[Editor’s Note: Many believe terpenes separate cannabis strains from each other. We’ll posit here there’s more to it than terpenes. We believe a more holistic approach to strain definition should include the different THC compounds found in cannabis flowers. Without a look at the bigger picture, we’ll never get a handle on the entirety of the plant. Yes, terpenes are important, but they’re not all there is to a flower.]
In the grand scheme of cannabis cultivation, few things have been as exciting as continually developing laboratory practices that let us know which compounds are driving the flavor profiles and effects we love.
Master cultivators and breeders use this lab data to produce the heaviest terpene profiles of the winningest strains. Apart from a reasonable amount of cannabinoids and not ruining them in post-production, terpenes are the third leg on the table that holds up world-class cannabis. These days, certain terpenes are associated with varying experiences of both the body and mind. Below are three award-winning strains that demonstrate the importance of terpenes when raising a champion.
(Matt Stangel for Leafly)
Grown by: 3rd Gen Fam / Dying Breed Seeds
Dominant terpenes: Beta-caryophyllene (0.75%); humulene (0.33%)
The strain that demonstrated how good outdoor-grown can be, the terpenes of Zkittlez—more than its THC—places the strain in the winner’s circle time and again. And the stand-out terp of Zkittlez is beta-caryophyllene, lab reports show. It’s so iconic, they train police dogs on the smell.
Beta-caryophyllene’s peppery, dank, herbaceous complexity combines with a diverse mix of secondary terpenes captained by humulene—the earthy, woody, hoppy terpene—as well as floral linalool.
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California Black Roze. Courtesy of Dying Breed Seeds. Photo by Kandid Kush.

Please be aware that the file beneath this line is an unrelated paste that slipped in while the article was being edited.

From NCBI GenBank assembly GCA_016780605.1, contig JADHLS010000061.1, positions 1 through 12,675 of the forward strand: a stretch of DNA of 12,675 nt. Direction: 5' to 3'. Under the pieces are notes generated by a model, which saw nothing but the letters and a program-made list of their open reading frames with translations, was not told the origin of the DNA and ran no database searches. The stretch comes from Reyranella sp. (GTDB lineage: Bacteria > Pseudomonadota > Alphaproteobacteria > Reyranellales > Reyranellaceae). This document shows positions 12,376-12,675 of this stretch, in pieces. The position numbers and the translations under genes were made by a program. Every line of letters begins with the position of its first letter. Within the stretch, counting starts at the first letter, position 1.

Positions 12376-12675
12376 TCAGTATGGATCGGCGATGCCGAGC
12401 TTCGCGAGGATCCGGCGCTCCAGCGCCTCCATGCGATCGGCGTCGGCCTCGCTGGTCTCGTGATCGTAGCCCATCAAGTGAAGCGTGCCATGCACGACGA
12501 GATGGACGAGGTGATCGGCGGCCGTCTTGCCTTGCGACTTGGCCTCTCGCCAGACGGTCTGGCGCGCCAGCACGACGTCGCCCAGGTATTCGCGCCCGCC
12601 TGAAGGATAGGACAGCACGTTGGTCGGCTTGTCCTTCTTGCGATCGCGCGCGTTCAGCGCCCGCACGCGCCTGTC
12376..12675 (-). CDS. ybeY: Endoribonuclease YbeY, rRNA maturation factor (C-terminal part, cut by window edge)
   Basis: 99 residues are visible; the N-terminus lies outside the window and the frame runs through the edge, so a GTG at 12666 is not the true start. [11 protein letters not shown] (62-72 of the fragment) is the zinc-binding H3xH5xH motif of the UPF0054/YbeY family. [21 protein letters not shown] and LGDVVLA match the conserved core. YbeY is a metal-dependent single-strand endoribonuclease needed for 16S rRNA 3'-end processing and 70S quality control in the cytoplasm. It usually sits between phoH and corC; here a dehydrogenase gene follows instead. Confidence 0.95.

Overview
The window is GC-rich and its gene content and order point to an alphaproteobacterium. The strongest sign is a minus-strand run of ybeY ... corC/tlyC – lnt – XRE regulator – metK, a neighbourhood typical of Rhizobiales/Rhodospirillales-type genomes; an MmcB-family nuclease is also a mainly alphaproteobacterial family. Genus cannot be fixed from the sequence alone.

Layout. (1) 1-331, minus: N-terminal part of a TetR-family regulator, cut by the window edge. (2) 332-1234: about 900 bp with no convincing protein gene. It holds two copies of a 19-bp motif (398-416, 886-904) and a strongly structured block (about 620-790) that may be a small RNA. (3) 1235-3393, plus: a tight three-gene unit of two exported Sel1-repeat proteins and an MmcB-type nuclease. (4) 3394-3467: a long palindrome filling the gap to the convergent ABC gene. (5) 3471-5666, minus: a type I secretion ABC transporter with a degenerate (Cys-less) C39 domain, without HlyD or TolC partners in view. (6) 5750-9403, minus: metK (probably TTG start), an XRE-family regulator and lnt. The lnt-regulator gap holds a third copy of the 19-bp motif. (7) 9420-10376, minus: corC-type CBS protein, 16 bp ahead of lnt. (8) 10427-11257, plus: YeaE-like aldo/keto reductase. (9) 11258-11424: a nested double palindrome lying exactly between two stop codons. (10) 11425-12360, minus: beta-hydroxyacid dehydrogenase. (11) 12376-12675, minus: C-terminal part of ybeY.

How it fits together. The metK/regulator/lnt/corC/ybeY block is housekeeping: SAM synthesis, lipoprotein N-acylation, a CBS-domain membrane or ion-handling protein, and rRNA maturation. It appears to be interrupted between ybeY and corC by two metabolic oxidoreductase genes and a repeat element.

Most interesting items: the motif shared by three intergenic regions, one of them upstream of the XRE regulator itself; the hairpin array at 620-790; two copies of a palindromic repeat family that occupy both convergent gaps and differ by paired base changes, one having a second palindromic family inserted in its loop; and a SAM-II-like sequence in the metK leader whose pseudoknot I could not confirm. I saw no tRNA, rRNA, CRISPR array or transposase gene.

Grown by: 3rd Gen Fam / Dying Breed Seeds
Dominant terpenes: Pinene (0.87%); myrcene (0.45%)
There’s nothing heavier than a THC-dominant strain with a lot of myrcene, as it contributes to the tranquilizing body high of cannabis. But that is simply some people’s cup of tea, and Rozé is serving myrcene up hot, lab reports show.
“There are not many terps left on the flavor wheel that have not already been discovered. The art of winning is in selection.”
Zkilltez’s offspring, Rozé, blew up after a big run at the 2017 Emerald Cup. It beat out hundreds of entries, only to lose to Lemon Crush.
Balancing out myrcene’s couchlock effect is the alerting terpene pinene. Both are bronchodilators that open up the airways and can decrease inflammation. It’s proper forest therapy in jar.
Finding trophy-level terps started early for the growers, Third Gen Family and Dying Breed Seeds team.
To find Zkittlez’s best offspring, they started in early in the growing season, going out in the early morning when terpenes are loudest.
“It all goes back to being able to classify stuff as undeniably different,” Brandon of 3rd Gen told Leafly. “When you’re looking for new things, you have to be looking with an open mind, because there are not many terps left on the flavor wheel that have not already been discovered. The art of winning is in selection.”
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Super Lemon Haze: Limonene
C.R.A.F.T.. Super Lemon Haze comes straight from the source in Amsterdam. (Courtesy CRAFT/SC Labs)
Grown by: C.R.A.F.T. Bay Area
Dominant terpenes: Beta-caryophyllene (0.48%); limonone (0.44%)
For those who don’t drink coffee, few things in the world are as uplifting as a strain packed with the lemony goodness of limonene. Its flavor profile—as expressed in award-winning California samples of Super Lemon Haze—has kept the strain at the top of the food chain for 10 years since it won back-to-back Cannabis Cups in Amsterdam.
Americans in Amsterdam like California cultivators C.R.A.F.T. scooped up Super Lemon Haze and hunted down rare offspring to take to market. We asked C.R.A.F.T. founder Alan if he thought it would hold up the way it has.
“Yes!” he told Leafly, “[We] planted 50 seeds from Greenhouse Seed Company back in 2007, and picked the number one stunna we have now. This cut has more electric candy [genetics] of Lemon Skunk versus the piney sharpness of [its] mom, Super Silver Haze.”
Lab data shows limonene as the number two terpene by volume, behind beta-caryophyllene, in C.R.A.F.T.’s Cup-winning sativa. By contrast, surveys of Washington cannabis samples found less limonene and more terpinolene. Multiple terpenes combine to create cannabis’ lemon smell.
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Lead image courtesy of Dying Breed Seeds. Photo by Kandid Kush.